Microbiology Syllabus

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On Fri, Oct 18, 2019 at 2:34 PM Okore Mercy <okorehmercy@gmail.com> wrote:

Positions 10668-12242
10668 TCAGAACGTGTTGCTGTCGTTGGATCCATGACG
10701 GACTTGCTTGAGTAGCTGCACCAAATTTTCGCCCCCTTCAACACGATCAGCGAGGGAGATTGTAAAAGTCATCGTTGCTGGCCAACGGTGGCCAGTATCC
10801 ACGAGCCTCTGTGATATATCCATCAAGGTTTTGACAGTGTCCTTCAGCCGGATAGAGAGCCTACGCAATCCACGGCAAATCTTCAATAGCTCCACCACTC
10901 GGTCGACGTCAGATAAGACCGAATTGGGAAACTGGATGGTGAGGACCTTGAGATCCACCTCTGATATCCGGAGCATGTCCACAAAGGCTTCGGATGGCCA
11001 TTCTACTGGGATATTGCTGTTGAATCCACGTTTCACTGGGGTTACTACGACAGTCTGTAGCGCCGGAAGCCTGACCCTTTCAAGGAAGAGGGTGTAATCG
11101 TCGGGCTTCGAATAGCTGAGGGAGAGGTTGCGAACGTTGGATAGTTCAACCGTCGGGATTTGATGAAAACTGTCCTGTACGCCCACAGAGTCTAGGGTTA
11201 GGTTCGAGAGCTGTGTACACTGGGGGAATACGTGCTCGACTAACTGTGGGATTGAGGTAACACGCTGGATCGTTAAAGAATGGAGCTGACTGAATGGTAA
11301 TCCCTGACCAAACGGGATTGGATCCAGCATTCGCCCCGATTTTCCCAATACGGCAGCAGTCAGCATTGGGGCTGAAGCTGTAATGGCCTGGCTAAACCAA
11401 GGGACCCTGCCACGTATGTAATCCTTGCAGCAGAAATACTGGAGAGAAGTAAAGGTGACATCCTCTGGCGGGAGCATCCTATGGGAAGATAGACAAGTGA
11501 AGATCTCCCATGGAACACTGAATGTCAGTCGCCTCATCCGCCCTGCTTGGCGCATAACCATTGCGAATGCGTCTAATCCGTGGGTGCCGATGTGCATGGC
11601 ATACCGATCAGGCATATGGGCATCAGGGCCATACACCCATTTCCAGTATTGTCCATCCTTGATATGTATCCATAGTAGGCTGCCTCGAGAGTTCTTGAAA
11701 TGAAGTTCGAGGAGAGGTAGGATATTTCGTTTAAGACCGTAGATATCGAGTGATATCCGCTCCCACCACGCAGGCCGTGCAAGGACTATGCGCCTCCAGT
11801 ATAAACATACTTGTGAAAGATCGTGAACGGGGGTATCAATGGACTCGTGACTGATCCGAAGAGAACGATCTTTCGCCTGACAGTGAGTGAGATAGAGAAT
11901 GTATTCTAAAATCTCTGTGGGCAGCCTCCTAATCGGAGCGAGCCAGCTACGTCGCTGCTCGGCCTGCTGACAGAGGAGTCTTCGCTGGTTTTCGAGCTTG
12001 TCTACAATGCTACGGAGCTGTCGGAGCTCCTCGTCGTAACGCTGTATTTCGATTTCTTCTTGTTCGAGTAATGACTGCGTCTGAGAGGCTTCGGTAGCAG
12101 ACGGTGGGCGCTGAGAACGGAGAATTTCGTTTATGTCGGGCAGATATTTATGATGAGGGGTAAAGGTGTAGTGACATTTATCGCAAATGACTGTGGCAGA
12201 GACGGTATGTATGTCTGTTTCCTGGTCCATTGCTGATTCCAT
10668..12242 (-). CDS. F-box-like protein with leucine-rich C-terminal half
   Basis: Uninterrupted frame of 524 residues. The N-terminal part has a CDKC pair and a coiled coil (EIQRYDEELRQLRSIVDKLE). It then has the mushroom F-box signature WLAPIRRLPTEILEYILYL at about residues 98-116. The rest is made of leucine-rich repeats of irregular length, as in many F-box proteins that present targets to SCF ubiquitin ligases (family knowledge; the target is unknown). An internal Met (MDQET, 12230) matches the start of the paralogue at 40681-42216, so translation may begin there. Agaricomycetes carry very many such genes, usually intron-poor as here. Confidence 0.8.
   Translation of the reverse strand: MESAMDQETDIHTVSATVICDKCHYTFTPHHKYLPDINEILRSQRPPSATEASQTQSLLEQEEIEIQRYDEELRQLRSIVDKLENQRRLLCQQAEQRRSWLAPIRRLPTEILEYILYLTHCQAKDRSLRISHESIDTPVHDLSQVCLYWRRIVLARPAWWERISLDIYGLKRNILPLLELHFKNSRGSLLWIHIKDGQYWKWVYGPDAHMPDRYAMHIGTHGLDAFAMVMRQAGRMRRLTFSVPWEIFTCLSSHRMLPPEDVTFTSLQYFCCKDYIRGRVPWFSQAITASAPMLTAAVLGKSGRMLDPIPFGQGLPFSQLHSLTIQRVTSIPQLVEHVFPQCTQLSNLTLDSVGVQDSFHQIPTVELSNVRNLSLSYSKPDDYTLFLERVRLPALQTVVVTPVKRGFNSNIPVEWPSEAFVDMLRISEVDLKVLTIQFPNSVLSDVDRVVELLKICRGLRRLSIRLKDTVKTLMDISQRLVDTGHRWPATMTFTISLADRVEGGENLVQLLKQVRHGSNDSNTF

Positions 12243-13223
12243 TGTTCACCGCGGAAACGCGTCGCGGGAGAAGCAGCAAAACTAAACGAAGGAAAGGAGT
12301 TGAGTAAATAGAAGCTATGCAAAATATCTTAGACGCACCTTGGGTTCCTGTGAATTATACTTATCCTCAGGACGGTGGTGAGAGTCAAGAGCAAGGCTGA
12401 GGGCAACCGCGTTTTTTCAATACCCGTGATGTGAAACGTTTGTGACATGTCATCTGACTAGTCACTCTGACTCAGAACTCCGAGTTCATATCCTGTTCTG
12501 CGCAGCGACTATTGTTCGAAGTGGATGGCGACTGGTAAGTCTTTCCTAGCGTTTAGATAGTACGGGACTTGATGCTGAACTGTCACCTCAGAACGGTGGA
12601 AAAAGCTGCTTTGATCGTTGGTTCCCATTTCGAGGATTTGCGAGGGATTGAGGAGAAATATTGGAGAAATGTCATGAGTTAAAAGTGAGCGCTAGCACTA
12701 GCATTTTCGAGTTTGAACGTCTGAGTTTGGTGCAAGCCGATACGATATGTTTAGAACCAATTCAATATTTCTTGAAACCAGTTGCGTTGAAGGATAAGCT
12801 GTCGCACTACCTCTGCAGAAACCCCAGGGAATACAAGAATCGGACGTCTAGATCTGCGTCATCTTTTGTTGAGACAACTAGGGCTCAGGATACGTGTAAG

> > > > > > > > > > > > > > > > > > > > > Microbiology Syllabus > > Surname: > > Institution: > > > > > > > > > > > > > > > > > > > > > > Microbiology Syllabus > > This syllabus is intended to make microbiology engaging and create study > guidelines so that students can gain a better understanding of different > topics and get better grades. The traditional passive note-taking will be > coupled with other active-learning techniques. Students will acquire > in-depth knowledge of microbiology through lectures, laboratory exercise > and seminar sessions (Cundell, 2012). These active and problem-solving > methods of learning improve analytical and critical thinking. The syllabus > is not in any way meant to infringe on the academic freedom of students but > rather be used as a benchmark by different instructors as they teach > microbiology. Additionally, it can be used as a guideline for developing > new syllabus material. This syllabus is written with evidence-based > practice such as active learning, student-centered classroom and backwards > course design in mind. > > *Instructions* > > Students will learn through lectures, laboratory exercise and seminars and > as such, students are mandated to participate in all the sessions. Absence > without apology will impact students` overall grade. It must be requested > before class. More than three absenteeism will result in an incomplete unit (Euler > & Kühner, 2017). Reasons for excuse will be due to illness or family or > other emergencies. In case s student have a question or need clarification > on any matter, constructive dialogue will be through classroom hours, > designated office time, discussions on the canvas and through emails. > Canvas will be used as the primary forum for handling assignments. > Additionally, lecture notes and other materials will be posted via canvas. > > *Learning Outcomes* > > This is a course that will enable students to explore fascinating and at > times, harmful organism. At the end of the lesson, students are expected to > be knowledgeable about microorganism and their physiology and metabolism (L’Ecuyer, > Pole & Leander, 2015). Additionally, they are expected to be well trained > in critical analysis and have practical problem-solving skills in the > scientific field. On finishing the syllabus, the student is expected to: > > – Be knowledgeable on metabolism, morphology, physiology as well as > the evolution of microorganism. The students should be able to fully > comprehend critical processes at the molecular level and the adaptation > process of microorganism. > – Students should effectively use different technical microbiological > terms and concepts. > – Students should fully explain different techniques of cultivating > microorganism and how they can apply this knowledge at the industrial > level. > – Students should as well be able to differentiate between various > signaling techniques and how they function at the molecular stage — for > example, biofilm formation and differentiation. > – Students should be able to effectively work at the laboratory with > microorganisms and be able to differentiate their molecular and > physiological characteristics. > – The students should be able to critically and ethically analyze > other scientific work in the field. > – Students should be in a position to evaluate microbiological > scientific data, draw inferences and conclusion from them through testing > hypothesis and conducting experiments. > > > > *Laboratory Outcomes* > > § Students should be able to use a light microscope to visualize and > analyze microorganisms > > § Be competent in conducting basic microbiological methods such as: > > ü Bacteriophage plague > > ü Gram staining > > ü Streak plate inoculation > > ü Preparing bacteria smear > > ü Using the aseptic technique > > – Students should record, evaluate and interpret observation during > different experiments. > > *Content of the Syllabus Plan* > > The syllabus has necessary microbiology information both from an > industrial and biotechnical perspective. Principle themes of the course are > the structure, molecular mechanisms behind the functioning of cells (Rillero > & Camposeco, 2018). The course emphasizes the inter-relationship of > different microbial fields such as vaccines, food production, and > antibiotics. Students will be challenged to examine relevant topics of > microbiology and their day to day life. Theories such as Cell, theory, Gene > theory of inheritance will be covered. > > Primary methods of teaching are active theoretical teachings of literature > studies. Students can as well stream lecture videos weekly. Online > materials and will be given to students to facilitate understanding (Simurda, > 2012). Practical lessons complement them through seminar and laboratory > work. Students will as well be encouraged to participate in class debates > and discussions. Discussions make students more assertive and as such, able > to ask and respond to different questions in class. > > Students will as well be encouraged to visit the online microbiology > journal database occasionally. This is to help them research on written > assignments and enable the students to explore the field of microbiology > outside the classroom. The databases have a series of diverse microbiology > topics on viruses, epidemics, antibiotics, among others (Watson, Willford > & Pfeifer, 2018). All this is to enhance the students’ skills and prepare > them for future work in different fields, such as food handling and > biotechnical production. Active learning enables the students to not only > retain knowledge acquired for a long time but also have a better > understanding and interest in the course. > > *Lectures, Quizzes and Discussions * > > *Laboratory * > > The laboratory exercise will include identification of different viruses, > bacteria through bioinformatics and physiological properties. Students will > be working in groups of four to five and will be given 15 minutes to > discuss the work (Cundell, 2012). They will be encouraged to read through > the data and underline the core phrases or words. Students are expected to > work cooperatively during each laboratory period. All the sessions will > involve using microbes. Students will have lab manuals that must-have > during each session. > > > > > > *Seminar* > > The seminar will include a critical and ethical analysis of different > microbiology scientific studies and data. > > *Oral Discussions * > > Students will be divided into a group of three students and each asked to > research on the different pros and cons of microbial kingdoms; protozoa, > fungi and bacteria. Prior to oral sessions, each group will submit a > prepared brief. Each group will be given five to eight minutes to present > their topics (Euler & Kühner, 2017). The group then has to respond to > criticism and comments raised by the individual students. Students will > then vote for the group with the best persuasive and convincing arguments. > The assignment will be graded on the preparation, presentation, as well as > how they respond and argue their points to other students. > > *Individual Assignments * > > The individual writing assignments will include different topics and > graded in accordance with the standardized format established. Prior to > admissions of assignments, students will be encouraged to seek professional > help from tutors at the university learning and advice center for > assistance with assignments (L’Ecuyer, Pole & Leander, 2015). The > students will be required to deliver three assignments that are around five > pages in length, doubled spaced and submit them as word-processed > documents. Grading of assessments is easy due to the establishment of > grading criteria, outlines, competences and objectives. > > In the first assignment, students either choose between option 1 or 2. > > 1. Students will be asked to design a novel antibiotic for a > particular group of bacteria for a pharmaceutical organization. They were > then to choose a bacterium and collect background data on it and identify > how it can be suitable for therapeutic purposes and its significance. The > students composed it as a letter to the head of the company marketing > department. > 2. The students will also be asked to interview or write an obituary > for a popular microbiologist as a correspondent for a local newspaper. > > The second assignment students will be asked to evaluate and research on > the history of plague as they discuss its modes of transmission, signs and > symptoms and its impacts. Furthermore, students also discuss how the plague > was finally controlled. > > The oral discussion mentioned above will be used as the third assignment. > > *Post-assessment Quiz * > > Students will as well have post-assessments of multiple-choice questions > to determine the level of rudimentary information gain. The activity is > designed in such a way that the student does not assess any sources and > with a limited period (Rillero & Camposeco, 2018). Retakes will not be > allowed, and the test will auto-submit once the due date has expired. Test > will be availed in the canvas platform and credit given on participation > basis and score. These quizzes cover the material discussed in each topic. > > *Canvas Discussions * > > Other than the class group discussions, students will participate in five > graded discussions. Each student will be required to post once for each > discussion and be within the deadline listed in the canvas. > > *Student Assessments* > > Students will be assessed using different exercise methods. The laboratory > and seminar sessions will account for two credits while written > extermination will account for three credits. To obtain the overall grade, > students must deliver a well-written laboratory report and presentation in > accordance with the instructions given (Simurda, 2012). They should as > well pass the written test. It is up to the students to carefully examine > the graded paper and have a timeline of one week to contest the scores > gives; otherwise, no grade adjustment after this time. Nonetheless, any > examiner may except a student from this assessment and use another method > if a special reason is given. For instance, if a certificate report of > pedagogical is presented from the disability coordinated by the > institution, the student will be exempted. > > No make-up is given for assignments, exams and quizzes and discussions > once the specified deadline has passed. > > > > > > > > > > > > > > > > > > > > > > > > > > > > > > > > > > > > > > > > > > > > References > > Cundell, D. (2012). Development of a Microbiology Course for Diverse > Majors; Longitudinal Survey of the Use of Various Active, Problem-Based > Learning Assignments. *Journal Of Microbiology & Biology Education*, *3*(1), > 12-17. doi: 10.1128/154288102×14285807622734 > > Euler, D., & Kühner, P. (2017). Problem-Based Assignments as a Trigger for > Developing Ethical and Reflective Competencies. *Interdisciplinary > Journal Of Problem-Based Learning*, *11*(2). doi: 10.7771/1541-5015.1668 > > L’Ecuyer, K., Pole, D., & Leander, S. (2015). The Use of PBL in an > Interprofessional Education Course for Health Care Professional Students. *Interdisciplinary > Journal Of Problem-Based Learning*, *9*(1). doi: 10.7771/1541-5015.1497 > > Rillero, P., & Camposeco, L. (2018). The Iterative Development and Use of > an Online Problem-Based Learning Module for Preservice and Inservice > Teachers. *Interdisciplinary Journal Of Problem-Based Learning*, *12*(1). > doi: 10.7771/1541-5015.1729 > > Simurda, M. (2012). Does the Transition to an Active-Learning Environment > for the Introductory Course Reduce Students’ Overall Knowledge of the > Various Disciplines in Biology?. *Journal Of Microbiology & Biology > Education*, *13*(1), 17-20. doi: 10.1128/jmbe.v13i1.340 > > Watson, R., Willford, J., & Pfeifer, M. (2018). A Cultured Learning > Environment: Implementing a Problem- and Service-Based Microbiology > Capstone Course to Assess Process- and Skill-Based Learning Objectives. *Interdisciplinary > Journal Of Problem-Based Learning*, *12*(1). doi: 10.7771/1541-5015.1694 > > > > >